A plus 220-1001 – Exam Objective 2.6 – Dumps4shared

A plus 220-1001 – Exam Objective 2.6

A+ Exam Objective 2.6

2.6 Explain common network configuration concepts.

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Here we will solidify the concepts covered in A+ 220-1001 sub-objective 2.6 “Explain common network configuration concepts”. We will look at the properties that make TCP/IP the robust protocol set that it is and how TCP/IP is used to manage networks from the smallest of LANs all the way up to the World Wide Web.

IP Addresses

The TCP/IP protocol stack is the foundation of the World Wide Web
and most local networks. Each host or client connecting to a network such as
the Web needs a unique address. Duplication of addresses causes a failure of
one or both hosts.

The IP protocol is used for host identification. There are two
types of IP addresses being actively used: IPv4 and IPv6. The original
addressing organization was IPv4 which, while still heavily used today, has exceeded
its capacity to serve the rapidly growing number of internet connected
computers and devices. In 1999, the IANA (Internet Assigned Numbers Authority)
began the deployment of the IPv6 protocol.


An IP address consists of 32-bits, separated using a dotted
decimal notation into four octets with dots (periods). The numbers are assigned
in binary, where you could see a number like
11011111.10110010.10011011.00000011. For each octet, the maximum value is 255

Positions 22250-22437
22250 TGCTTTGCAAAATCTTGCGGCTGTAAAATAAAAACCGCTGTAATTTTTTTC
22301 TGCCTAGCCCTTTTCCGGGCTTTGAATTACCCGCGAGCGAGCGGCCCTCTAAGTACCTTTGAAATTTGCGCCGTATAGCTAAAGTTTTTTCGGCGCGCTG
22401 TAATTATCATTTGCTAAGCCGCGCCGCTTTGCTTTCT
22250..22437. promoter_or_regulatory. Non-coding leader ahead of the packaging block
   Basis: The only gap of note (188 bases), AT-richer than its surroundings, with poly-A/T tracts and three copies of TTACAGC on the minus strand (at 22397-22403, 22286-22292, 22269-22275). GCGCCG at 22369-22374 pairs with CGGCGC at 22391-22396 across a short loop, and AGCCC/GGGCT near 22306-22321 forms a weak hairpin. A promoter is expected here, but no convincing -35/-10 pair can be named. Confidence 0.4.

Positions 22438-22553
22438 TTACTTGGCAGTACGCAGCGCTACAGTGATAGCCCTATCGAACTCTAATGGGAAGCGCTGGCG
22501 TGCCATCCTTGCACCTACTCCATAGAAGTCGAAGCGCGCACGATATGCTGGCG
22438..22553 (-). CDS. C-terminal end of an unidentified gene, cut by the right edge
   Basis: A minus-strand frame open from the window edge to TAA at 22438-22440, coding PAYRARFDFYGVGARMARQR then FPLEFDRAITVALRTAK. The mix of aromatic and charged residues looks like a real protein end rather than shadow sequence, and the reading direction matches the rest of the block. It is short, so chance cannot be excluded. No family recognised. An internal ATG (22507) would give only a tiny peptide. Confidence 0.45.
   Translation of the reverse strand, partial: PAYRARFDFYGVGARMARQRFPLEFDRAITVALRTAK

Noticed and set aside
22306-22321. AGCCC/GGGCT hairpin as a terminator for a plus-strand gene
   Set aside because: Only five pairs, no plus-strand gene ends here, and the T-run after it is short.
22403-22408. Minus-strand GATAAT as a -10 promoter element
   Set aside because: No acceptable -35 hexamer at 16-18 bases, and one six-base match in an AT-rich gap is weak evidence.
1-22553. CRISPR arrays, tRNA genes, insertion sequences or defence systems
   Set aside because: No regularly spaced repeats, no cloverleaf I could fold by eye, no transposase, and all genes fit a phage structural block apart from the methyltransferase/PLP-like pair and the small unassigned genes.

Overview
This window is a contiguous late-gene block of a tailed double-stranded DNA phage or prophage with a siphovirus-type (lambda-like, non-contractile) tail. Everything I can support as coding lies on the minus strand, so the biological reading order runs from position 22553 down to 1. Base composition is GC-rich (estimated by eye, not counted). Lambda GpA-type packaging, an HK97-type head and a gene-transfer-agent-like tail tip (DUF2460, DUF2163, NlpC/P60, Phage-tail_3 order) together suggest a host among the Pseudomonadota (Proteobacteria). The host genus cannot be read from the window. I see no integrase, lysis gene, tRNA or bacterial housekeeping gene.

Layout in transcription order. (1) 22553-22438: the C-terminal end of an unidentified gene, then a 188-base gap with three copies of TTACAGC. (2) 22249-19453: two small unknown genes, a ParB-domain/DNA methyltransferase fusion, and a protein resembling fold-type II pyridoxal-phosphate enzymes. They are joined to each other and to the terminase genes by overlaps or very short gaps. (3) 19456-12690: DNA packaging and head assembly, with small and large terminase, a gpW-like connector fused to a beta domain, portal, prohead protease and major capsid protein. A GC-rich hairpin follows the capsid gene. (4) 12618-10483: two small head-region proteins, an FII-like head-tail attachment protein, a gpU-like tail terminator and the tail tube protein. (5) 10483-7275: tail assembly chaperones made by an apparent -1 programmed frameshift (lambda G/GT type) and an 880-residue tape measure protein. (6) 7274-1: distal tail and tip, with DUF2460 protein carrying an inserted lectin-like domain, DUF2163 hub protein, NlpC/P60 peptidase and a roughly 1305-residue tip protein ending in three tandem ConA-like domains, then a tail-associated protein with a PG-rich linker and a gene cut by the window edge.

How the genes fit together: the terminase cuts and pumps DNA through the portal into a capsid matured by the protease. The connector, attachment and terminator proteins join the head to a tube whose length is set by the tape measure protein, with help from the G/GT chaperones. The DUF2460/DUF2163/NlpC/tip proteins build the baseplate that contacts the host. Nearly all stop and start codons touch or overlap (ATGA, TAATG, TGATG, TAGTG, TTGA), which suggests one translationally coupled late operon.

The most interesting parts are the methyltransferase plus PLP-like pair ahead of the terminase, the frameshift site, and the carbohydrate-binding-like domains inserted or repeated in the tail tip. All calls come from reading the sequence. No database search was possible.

(all 1’s in binary). The binary number is then converted into decimal numbers
that are easier for humans to recognize. The example above would translate to a
decimal value of

Each octet can assign eight binary values of zero or one. A good
way to verify that your TCP/IP protocol stack has been correctly installed with
a new network card is by pinging its loopback address. The IPv4 address is and by pinging this, you can check the installation and functionality
of the interface.

Loopback IPv4 and IPv6


In order to address the inevitable exhaustion of IPv4 addresses,
the deployment of IPv6 began in 1999, providing 340 undecillion or 340,282,366,920,938,463,463,374,607,431,768,211,456
addresses. The IPv6 address is 128-bits in length and although it is actually a
binary address, the use of a 128-bit binary address is impractical for human
interpretation. Instead, the IPv6 is expressed in hexadecimal numbers separated
by colons and consists of eight groups of hexadecimal values. Hexadecimal
numbering allows for up to 16 case sensitive values (0-9 and A-F) to be
expressed for each digit as opposed to the standard base 10 decimal system.
Each hexadecimal digit represents four digits or bits of binary. Each of the
eight groups of an IPv6 address represents 16 bits (Two four bit values). A
typical IPv6 address will look something like this,
2002:1F93:AF34:DA4C:0000:0000:0000:CADE. For IPv6, the loopback function is the
same as IPv4 using an IPv6 address. This address is represented as 0::1 or even
simply ::1.

In IPv6 shorthand notation, groups of zeroes are represented by double
colons. Our example can be written as 2002:1F93:AF34:DA4C:: CADE. Note that the
double colons substituted for three groups of zeroes. Only one set of colons is
allowed in an IPv6 address. Here, the binary value of the first block would be
0010 0000 0000 0010. The Interface Identifier or node address is represented by
the last 64-bits of the 128-bit address. In our example, the node is identified
as 222 or binary 11011110.

IPv6 prefix

Public and Private